Now, however, in addition to the recording studio, Peavy's company owns two bars down the street in Mobile and recently purchased an entire city block—77,000 square feet—for $1.3 million.
"Mobile has given him something to be passionate about," says Chad Sprinkle, 39, his best friend since boyhood.
Says Peavy: "I lost some people I trusted more than my own family. That happens and, man, it puts you in a dark place for a minute."
CHRISTIANITY WAS NEVER a question to him, and the irony that a rapper who calls himself "Ugly God" works in his building is not lost on Jake Peavy. Because for much of the past two years, Peavy wrestled with the notion of what the artist in Studio A was named.
Three years into his career, Peavy says he had saved up $1 million and invested it with a big, well-established investment firm. But as time went on, he never felt like there was a personal connection. So he began searching, and what he found was a financial advisor who appeared to share his values: Christian, charitably inclined, family man. An elder-statesman teammate of Peavy's at the time, Mark Loretta, used him. So, too, did one of Peavy's buddies from Mississippi, pitcher Roy Oswalt.
Ash Narayan was deeply involved with the Fellowship of Christian Athletes, and Peavy remembers that in their first email exchange, there was some reference to a child in need Narayan helped. Perfect, Peavy thought.
Narayan regularly organized Christian-based father-son retreats. In 2007, Peavy joined him as part of a missionary group that traveled to the Dominican Republic. Narayan spent time with Peavy and his family at the Southern Falls ranch.
"Before this happened, if you asked me about the most positive person in my life, it would have been Ash," Peavy says. "He didn't speak a cuss word."
Over in the shadows, though, unbeknownst to Peavy and several other athletes—including Oswalt and NFL quarterback Mark Sanchez—things weren't as they seemed. And the Feds were hot on the trail. The Securities and Exchange Commission filed suit in May 2016, alleging that Narayan put more than $33 million of his clients' money into an Illinois-based online sports and entertainment ticket business while portraying a low-risk investment strategy to them. The SEC also asserted that The Ticket Reserve paid Narayan nearly $2 million in finder's fees to steer that money its way.
"He told me what happened, and I almost threw up," says Tim Flannery, a mentor throughout much of Peavy's career both as a coach in San Diego and San Francisco and as a musician. "For that to happen to someone like Jake, who had given so much, who had made enough for himself and his family to be set up…it crushed me."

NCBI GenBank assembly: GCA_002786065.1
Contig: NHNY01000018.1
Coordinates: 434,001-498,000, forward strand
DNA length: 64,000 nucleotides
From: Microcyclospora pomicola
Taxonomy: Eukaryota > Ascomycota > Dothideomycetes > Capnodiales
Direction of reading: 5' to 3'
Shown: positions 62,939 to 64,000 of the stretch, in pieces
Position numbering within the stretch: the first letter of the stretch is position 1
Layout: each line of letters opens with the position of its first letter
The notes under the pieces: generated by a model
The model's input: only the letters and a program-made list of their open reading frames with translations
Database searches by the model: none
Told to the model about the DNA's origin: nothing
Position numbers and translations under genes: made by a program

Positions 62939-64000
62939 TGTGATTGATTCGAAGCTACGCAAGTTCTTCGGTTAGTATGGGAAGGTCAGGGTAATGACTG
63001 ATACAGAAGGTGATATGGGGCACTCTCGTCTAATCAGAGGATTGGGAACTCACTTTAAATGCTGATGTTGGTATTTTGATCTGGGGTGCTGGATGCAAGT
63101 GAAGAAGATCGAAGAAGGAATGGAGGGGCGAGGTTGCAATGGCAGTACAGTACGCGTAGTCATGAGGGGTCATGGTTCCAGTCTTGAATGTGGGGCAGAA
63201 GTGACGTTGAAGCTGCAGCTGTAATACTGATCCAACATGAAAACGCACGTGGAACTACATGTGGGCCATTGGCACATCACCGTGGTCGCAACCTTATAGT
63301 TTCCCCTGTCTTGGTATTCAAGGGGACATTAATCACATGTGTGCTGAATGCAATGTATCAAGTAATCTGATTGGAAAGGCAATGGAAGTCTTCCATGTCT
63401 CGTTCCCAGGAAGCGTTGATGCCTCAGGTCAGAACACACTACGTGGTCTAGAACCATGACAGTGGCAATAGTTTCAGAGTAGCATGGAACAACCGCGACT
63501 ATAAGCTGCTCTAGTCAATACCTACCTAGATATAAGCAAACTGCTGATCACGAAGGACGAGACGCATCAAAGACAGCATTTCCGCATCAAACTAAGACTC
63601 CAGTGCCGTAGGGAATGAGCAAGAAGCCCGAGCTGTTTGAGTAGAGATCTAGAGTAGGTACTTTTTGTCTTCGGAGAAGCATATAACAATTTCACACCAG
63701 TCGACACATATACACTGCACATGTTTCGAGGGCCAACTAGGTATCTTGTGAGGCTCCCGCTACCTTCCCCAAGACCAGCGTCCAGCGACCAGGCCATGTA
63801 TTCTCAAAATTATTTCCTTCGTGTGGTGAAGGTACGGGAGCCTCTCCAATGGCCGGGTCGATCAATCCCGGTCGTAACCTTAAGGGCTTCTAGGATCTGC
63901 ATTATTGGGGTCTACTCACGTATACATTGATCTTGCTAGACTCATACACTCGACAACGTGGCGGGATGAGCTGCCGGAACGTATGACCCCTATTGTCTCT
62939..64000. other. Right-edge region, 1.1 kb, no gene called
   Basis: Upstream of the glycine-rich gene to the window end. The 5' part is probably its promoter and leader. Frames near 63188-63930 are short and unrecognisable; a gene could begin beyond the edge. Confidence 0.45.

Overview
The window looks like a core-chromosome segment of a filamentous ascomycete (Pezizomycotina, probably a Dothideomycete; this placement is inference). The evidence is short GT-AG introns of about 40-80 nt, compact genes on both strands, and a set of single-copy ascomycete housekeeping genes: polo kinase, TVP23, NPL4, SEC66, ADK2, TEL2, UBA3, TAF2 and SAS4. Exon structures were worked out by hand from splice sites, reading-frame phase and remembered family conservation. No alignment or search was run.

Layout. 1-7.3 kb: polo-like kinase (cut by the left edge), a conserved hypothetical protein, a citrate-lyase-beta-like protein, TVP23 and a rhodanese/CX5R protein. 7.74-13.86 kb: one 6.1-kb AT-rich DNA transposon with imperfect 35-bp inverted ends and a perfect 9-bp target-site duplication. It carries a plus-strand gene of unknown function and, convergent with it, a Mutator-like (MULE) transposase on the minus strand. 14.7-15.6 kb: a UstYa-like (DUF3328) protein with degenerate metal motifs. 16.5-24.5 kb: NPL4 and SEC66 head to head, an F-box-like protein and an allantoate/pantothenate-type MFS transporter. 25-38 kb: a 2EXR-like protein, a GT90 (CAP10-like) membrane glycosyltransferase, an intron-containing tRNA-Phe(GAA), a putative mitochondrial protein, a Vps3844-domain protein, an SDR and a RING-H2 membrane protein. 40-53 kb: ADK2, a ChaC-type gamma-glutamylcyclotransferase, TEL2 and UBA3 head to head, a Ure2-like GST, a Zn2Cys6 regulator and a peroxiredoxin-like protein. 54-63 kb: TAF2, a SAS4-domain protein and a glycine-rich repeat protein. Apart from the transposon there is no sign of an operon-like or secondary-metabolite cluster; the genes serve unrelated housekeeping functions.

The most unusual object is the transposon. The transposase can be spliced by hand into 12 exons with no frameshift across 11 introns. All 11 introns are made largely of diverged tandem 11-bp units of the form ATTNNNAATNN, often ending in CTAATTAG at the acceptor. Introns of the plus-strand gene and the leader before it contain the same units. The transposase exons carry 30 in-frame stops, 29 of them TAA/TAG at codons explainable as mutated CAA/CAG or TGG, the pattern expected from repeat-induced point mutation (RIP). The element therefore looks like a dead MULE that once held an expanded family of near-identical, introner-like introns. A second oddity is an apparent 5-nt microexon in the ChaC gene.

The SEC suit played out in a Dallas courtroom throughout the '16 season. Peavy, who also learned that Narayan additionally had taken out some $5 million or more in loans in Peavy's name, was required to fly in several times. Sometimes it would be during an off day between starts. At least once, he wound up flying from Dallas to San Francisco on the day of one of his starts. Ultimately, all of the numbers were a horror show.
On the field, Peavy produced the worst season of his career, going 5-9 with a 5.54 ERA and was demoted to the bullpen by season's end.
In the moment, he says, he thought he did well compartmentalizing things. Looking back, however, he realizes he failed miserably. His mind spinning, he kept thinking back to the hours he spent with Narayan, talking about his family, his future and the best retirement strategies.
"And every minute was complete and utter B.S.," he says. Narayan eventually agreed to a settlement and was barred by the SEC.
Peavy is not seeking sympathy. He has earned close to $130 million playing baseball. He points out that others have been defrauded far worse than him. He is neither bankrupt nor anywhere close.
No, the worst part, he says, is thinking of all those missed T-ball games and milestone moments he was absent for in his children's lives while roped to his own baseball schedule, working for their future that isn't what he thought it would be. He flashes to the time Jacob asked why Daddy couldn't just skip one game to come see him play, especially on a night when Jake wasn't starting anyway?
"I'd be lying if I said it didn't shake my faith," Peavy says.
"In the South, you're raised in a different manner. Where I live, if a guy looks you in the eye and shakes your hand, that's his word."
And Narayan's false word submarined a retirement plan Peavy had been working on soon after he tore his latissimus dorsi muscle while pitching with the Chicago White Sox in 2010. Doctors told him it could be career-ending. His contract at the time ran through 2012 and, suddenly, the rest of his life needed to come into focus, fast. Through that point, he hadn't thought much about retirement; he simply did what a lot of those in their 20s do: poured his earnings into cool things that excited him. Once he finally did start setting aside money for retirement, poof, it disappeared.